Revolver many years ago.)

"All this might sound strange but I can't reveal anymore without spoiling the plot!

"I drew a number of pages of my initial storyline, together with a lot of characters sketches and then set the whole thing aside for a while," he continues. "At this point I got in touch with script and screenwriter Stephen Walsh who was writing for Commando. Stephen took the original theme and came up with a brilliant graphic-novel length script incorporating a host of new characters.

"We decided to approach some French publishers, so the whole thing was translated into French by my wife. In this version, Charlotte is one of a team of French agents on a mission to London. The thinking was to leave scope for a series of linked books with a different agent's story featured in each.

"To cut a long story short, it proved too difficult to interest French publishers and Charlotte remained on the shelf for a while. Eventually, however, I decided Stephen's script was just too good to abandon , and I had a large amount of period reference material, location photos, so I drew the whole 50 page story.

"It features a variety of themes including the North London Vampire Squad (a little-known division of the Met) and what could have been the inspiration for John Steed of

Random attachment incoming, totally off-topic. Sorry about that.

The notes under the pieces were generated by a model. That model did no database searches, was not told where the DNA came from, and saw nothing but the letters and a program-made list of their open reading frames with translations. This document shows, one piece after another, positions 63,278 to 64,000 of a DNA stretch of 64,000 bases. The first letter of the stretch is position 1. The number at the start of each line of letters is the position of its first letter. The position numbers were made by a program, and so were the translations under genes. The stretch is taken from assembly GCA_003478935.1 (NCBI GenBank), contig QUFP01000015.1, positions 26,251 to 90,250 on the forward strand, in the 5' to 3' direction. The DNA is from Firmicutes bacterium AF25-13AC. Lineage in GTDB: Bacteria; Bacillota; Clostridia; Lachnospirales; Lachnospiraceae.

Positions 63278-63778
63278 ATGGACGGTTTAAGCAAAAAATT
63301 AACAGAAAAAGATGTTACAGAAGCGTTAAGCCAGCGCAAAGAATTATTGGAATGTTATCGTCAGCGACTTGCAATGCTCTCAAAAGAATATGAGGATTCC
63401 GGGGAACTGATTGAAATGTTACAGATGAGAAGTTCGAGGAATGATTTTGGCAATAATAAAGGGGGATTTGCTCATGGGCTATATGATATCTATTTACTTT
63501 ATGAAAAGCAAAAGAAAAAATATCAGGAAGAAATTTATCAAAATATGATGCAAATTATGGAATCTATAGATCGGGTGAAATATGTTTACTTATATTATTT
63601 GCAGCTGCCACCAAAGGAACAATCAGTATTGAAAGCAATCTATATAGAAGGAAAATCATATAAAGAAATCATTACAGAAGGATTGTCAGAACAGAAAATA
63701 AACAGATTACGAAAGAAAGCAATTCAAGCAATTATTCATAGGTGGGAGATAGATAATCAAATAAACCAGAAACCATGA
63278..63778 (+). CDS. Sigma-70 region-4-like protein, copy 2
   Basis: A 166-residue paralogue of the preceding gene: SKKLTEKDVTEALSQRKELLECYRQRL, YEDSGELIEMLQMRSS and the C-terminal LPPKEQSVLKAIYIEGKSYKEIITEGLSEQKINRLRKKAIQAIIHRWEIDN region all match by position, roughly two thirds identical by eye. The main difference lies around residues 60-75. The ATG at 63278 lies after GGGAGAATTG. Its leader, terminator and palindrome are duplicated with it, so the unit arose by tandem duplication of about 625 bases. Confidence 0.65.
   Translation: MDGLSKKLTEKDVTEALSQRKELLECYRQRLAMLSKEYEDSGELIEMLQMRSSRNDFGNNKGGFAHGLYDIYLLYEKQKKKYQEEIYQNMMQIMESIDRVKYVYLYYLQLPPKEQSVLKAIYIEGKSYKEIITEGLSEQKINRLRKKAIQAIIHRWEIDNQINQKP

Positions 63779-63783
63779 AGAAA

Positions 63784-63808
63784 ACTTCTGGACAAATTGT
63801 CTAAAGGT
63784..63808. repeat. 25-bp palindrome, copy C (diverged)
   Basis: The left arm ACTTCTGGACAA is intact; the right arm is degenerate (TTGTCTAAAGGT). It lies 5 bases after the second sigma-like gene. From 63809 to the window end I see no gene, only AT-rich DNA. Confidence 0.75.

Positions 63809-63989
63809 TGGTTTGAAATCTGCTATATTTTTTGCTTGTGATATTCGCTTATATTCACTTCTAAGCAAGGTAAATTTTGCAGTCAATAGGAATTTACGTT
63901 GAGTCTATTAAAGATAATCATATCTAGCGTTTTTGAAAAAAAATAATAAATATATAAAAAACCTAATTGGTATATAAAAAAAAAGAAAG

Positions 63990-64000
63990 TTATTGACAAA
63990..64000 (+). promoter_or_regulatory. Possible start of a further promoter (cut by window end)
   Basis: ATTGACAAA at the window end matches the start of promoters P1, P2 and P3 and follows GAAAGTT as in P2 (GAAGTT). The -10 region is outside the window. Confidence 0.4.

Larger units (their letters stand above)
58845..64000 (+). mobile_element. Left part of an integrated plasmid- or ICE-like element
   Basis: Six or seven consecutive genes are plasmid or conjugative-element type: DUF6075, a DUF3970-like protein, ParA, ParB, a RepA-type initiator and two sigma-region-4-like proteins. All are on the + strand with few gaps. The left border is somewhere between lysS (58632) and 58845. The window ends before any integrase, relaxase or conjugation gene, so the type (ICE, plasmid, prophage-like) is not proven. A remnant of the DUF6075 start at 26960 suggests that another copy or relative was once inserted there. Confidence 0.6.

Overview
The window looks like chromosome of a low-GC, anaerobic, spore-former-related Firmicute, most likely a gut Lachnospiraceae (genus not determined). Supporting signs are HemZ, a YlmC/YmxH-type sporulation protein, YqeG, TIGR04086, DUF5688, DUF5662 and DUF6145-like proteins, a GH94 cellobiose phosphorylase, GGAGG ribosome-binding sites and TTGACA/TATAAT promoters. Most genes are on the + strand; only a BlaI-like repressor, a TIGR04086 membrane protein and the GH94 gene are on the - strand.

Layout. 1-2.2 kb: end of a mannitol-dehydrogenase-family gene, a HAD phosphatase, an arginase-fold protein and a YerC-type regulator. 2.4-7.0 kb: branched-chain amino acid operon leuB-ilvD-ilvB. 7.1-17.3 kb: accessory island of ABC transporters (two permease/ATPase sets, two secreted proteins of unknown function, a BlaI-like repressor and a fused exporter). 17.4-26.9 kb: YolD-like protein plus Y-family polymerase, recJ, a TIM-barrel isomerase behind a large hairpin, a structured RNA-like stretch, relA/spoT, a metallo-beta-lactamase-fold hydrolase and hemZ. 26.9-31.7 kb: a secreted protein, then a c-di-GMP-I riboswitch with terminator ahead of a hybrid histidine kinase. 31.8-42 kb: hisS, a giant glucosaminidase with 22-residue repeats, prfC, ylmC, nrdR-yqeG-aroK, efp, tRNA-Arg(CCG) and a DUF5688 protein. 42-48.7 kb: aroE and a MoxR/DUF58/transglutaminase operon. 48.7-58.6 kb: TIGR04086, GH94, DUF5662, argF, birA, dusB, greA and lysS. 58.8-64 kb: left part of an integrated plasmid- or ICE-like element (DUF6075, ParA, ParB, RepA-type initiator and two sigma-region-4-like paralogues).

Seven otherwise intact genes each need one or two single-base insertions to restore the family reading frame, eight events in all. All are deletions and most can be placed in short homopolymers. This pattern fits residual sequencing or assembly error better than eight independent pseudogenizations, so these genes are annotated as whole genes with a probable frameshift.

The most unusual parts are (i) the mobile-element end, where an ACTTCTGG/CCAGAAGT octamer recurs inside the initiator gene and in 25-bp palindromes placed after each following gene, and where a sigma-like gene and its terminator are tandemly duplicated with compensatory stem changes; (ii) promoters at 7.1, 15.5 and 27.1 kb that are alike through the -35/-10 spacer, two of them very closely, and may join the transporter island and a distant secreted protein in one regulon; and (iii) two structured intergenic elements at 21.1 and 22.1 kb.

The Avengers. [Comedian] Tony Hancock and his landlady also put in guest appearances!"

Find out more about Keith Page and his work on his blog

Commando Creators credited at last

As expected, DC Thomson's Commando range now feature credits for their creators, part of a sweeping range of ongoing changes to the books which continue to sell well in UK newsagents and via subscription.

DC Thomson long held back from any credits in their books for the obvious reason that they wanted to protect their carefully-honed creators from being pinched by rival companies: but with most comic creators now online in some way or another and very few British comic publishers left, and certainly none publishing war stories, it hardly makes sense to maintain anonymity. Indeed, knowing who is working on these books may create more interest in them, which can only be good for sales. DC Thomson didn't get where it si today by not learning to adapt - even if it adapts rather slowly.